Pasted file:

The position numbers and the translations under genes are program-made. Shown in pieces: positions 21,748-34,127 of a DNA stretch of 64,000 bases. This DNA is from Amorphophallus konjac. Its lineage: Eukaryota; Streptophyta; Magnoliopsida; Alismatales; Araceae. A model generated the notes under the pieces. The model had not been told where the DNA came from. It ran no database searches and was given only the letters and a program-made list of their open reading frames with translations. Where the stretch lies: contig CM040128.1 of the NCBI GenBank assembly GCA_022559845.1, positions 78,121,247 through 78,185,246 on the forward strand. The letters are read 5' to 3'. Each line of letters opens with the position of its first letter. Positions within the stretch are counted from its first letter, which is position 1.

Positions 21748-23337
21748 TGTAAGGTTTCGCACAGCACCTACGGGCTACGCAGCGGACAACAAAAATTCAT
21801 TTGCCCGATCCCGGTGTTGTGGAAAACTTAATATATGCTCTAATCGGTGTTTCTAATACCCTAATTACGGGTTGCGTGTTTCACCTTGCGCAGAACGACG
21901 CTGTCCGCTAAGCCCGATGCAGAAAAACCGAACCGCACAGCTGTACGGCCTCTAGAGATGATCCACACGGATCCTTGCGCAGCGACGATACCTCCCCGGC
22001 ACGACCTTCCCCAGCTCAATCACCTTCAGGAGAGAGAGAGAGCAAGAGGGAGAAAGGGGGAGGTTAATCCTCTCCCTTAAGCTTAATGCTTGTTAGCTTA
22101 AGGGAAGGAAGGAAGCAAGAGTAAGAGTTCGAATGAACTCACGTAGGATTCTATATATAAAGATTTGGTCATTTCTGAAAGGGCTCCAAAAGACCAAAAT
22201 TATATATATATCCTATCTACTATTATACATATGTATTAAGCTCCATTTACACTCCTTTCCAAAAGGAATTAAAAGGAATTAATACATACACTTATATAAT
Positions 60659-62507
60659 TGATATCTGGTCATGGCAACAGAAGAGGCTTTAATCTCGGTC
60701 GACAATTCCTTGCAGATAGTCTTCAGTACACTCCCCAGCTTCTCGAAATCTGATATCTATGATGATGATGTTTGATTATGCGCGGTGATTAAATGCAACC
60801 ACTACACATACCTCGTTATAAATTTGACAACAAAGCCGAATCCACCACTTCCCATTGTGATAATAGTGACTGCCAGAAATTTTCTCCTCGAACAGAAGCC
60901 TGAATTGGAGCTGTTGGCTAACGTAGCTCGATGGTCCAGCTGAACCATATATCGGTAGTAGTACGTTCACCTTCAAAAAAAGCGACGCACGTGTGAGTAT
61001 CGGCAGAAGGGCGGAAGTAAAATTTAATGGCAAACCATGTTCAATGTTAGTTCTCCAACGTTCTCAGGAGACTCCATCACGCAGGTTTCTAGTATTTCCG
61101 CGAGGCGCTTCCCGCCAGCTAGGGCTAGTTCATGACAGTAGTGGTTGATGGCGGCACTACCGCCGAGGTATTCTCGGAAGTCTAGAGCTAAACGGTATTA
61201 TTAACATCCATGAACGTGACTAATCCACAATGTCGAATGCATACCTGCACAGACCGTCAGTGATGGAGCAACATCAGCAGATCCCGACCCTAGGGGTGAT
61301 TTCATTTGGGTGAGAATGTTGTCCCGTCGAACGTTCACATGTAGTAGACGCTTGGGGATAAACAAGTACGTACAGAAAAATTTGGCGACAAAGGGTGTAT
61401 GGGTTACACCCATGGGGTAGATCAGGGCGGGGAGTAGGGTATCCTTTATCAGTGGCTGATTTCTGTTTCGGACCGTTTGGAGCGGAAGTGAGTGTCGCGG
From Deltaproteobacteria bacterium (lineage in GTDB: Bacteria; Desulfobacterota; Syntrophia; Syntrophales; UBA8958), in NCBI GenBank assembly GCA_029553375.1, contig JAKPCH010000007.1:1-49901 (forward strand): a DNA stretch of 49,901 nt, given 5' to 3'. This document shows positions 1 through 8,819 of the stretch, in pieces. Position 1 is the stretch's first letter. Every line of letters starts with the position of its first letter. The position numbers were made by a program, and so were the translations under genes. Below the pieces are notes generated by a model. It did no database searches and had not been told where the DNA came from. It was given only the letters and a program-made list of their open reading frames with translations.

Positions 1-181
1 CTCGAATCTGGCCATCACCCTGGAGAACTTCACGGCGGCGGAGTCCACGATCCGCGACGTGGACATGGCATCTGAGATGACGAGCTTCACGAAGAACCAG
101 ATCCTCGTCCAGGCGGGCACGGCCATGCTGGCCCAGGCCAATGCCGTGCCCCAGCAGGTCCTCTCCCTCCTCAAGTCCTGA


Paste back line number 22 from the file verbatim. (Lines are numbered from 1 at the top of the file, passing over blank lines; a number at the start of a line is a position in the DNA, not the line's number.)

101 ATCCTCGTCCAGGCGGGCACGGCCATGCTGGCCCAGGCCAATGCCGTGCCCCAGCAGGTCCTCTCCCTCCTCAAGTCCTGA